“You don’t want to let people down, so that kinds of drives it.”

Lam, it seems, has pushed the homegrown motivator harder than anyone, though that impression is likely garnered due to the fact that the former Samoa international is more open to discussing Connacht’s off-the-field culture.

Andrew Browne scores the winning try After a knee injury early in the season, Browne is fully back in the mix for Connacht and starts against Gloucester tomorrow. Source: James Crombie/INPHO

It would be easy to credit Lam with introducing this culture en masse since his arrival at the start of last season, even if he has always credited predecessor Eric Elwood with laying all sorts of foundations.

Browne firmly echoes that sentiment.

“Eric had a very good culture as well,” says the Ireland Wolfhounds international. “Eric was a very passionate man and he was a Connacht man as well. Pat’s a very, very good coach and his ideas were different to Eric’s when he came in.

“The fresh approach is always nice and it can be an improvement, but the two of them, Eric and Pat, and Dan McFarland as well, they were always of that mantra of creating a winning culture in Connacht.

A lot of the time we were seen as the lesser province. More and more in the last two years, we’ve pushed on to a more equal foothold maybe.

“We’re getting closer, even the fact that we had the wins over Leinster and Munster this year, we’re becoming more competitive in those games year in, year out. The culture has improved, but it’s always been there in a strong way.”

Browne would know; next season will be his 10th with Connacht, and the point has been hammered home by conversations with his brother Damian.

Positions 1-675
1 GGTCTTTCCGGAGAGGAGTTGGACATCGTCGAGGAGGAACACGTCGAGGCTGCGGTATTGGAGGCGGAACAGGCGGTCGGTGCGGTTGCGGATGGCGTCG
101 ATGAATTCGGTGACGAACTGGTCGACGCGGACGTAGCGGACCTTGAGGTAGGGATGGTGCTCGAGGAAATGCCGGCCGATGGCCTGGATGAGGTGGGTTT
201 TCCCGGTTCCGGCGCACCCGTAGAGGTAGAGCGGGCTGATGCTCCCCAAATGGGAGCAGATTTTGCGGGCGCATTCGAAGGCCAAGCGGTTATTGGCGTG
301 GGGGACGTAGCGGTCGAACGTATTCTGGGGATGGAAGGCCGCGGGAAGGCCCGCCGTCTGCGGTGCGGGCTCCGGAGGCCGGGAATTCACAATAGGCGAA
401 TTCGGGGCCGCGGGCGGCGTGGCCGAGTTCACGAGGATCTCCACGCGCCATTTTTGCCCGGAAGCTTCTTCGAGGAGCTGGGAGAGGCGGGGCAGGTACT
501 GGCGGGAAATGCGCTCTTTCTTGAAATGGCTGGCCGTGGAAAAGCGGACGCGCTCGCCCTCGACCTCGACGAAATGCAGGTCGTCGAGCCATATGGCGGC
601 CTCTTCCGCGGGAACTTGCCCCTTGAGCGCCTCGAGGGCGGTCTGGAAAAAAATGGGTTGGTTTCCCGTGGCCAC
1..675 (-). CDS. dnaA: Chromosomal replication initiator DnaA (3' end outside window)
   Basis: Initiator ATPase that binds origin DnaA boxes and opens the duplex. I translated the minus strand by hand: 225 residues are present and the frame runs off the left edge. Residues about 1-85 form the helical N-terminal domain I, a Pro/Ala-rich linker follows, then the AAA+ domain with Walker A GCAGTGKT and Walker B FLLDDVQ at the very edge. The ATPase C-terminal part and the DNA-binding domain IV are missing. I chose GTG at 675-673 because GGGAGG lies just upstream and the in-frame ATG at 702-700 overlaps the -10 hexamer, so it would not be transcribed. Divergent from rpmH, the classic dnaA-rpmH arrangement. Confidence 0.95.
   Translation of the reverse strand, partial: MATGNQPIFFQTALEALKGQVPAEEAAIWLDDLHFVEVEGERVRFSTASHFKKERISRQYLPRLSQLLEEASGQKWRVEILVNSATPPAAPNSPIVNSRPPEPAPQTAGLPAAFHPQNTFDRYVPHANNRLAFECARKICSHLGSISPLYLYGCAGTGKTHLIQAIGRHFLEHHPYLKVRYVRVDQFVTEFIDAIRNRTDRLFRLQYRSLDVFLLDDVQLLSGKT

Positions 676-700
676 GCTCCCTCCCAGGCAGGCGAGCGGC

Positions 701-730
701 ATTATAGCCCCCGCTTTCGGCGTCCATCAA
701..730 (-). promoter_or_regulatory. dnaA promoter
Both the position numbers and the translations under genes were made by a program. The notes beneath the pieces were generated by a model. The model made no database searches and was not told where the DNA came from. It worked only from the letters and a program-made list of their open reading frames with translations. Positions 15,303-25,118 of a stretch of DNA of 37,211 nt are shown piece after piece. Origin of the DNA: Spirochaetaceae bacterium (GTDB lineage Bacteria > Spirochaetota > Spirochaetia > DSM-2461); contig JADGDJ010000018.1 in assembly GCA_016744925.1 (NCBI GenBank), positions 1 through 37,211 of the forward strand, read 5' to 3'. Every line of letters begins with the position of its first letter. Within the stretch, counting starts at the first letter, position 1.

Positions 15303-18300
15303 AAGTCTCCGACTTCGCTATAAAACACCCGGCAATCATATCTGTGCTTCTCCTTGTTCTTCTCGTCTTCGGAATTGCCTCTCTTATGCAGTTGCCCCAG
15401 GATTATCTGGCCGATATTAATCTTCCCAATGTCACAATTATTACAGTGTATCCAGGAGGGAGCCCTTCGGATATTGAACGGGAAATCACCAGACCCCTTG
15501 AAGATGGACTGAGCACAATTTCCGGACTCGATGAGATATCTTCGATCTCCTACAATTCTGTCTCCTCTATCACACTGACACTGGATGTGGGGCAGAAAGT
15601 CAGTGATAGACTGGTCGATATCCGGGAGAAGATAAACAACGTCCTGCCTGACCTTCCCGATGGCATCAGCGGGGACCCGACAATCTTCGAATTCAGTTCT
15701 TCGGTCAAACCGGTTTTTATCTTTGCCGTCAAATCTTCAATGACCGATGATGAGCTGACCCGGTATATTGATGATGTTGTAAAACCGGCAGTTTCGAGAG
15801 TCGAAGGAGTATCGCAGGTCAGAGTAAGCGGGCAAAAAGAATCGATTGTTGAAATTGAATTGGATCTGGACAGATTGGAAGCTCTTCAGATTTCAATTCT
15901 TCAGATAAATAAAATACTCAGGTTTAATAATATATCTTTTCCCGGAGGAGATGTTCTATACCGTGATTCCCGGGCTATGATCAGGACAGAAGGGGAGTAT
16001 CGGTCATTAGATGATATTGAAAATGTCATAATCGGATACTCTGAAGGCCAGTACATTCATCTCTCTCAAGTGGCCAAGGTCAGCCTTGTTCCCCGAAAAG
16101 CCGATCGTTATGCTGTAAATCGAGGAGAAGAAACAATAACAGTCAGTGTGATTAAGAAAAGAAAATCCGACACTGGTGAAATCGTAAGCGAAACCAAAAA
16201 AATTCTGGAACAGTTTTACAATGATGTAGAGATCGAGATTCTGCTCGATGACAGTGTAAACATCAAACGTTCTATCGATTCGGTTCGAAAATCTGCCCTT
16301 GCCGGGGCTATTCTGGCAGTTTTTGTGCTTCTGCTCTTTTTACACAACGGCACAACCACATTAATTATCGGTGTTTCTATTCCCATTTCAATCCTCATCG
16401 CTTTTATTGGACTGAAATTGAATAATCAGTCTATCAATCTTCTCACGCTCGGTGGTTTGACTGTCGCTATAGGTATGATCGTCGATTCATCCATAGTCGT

The elder Browne has been with Oyonnax in the Top 14 since 2013, after a meandering and prosperous career that saw him stop off in Northampton, Brive and Leinster. For togetherness and buy-in, however, nothing could beat Damian’s time with Connacht.

Pat Lam and Andrew Browne Lam has built on the pre-existing cultural strengths Eric Elwood drove. Source: James Crombie/INPHO

“He says to this day that he’s never found the same culture or the same camaraderie as he had with lads who were from Connacht,” says the younger brother. “That’s a big thing to hear when it comes from him, having been in a few clubs now.”

Browne has just finalised terms on a new one-year contract with the province, meaning he will definitely head into that 10th season with his only professional province/club in the 2015/16 campaign.

He looked to the fine work being done by the likes of Nigel Carolan, Jimmy Duffy and others with the province’s academy, as well as the improvements Lam has brought about on and off the pitch, and felt no temptation to experience another rugby life elsewhere.

“You can see how much Connacht are improving year in, year out and you want to be part of that improvement because it’s your home province,” says Browne. “Really, right now I wouldn’t want to play anywhere else.

“I can just see the excitement around the place at how much we’re improving. This year in particular it’s a great team environment.”

Grassroots to green shirts. That means something.

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Murray Kinsella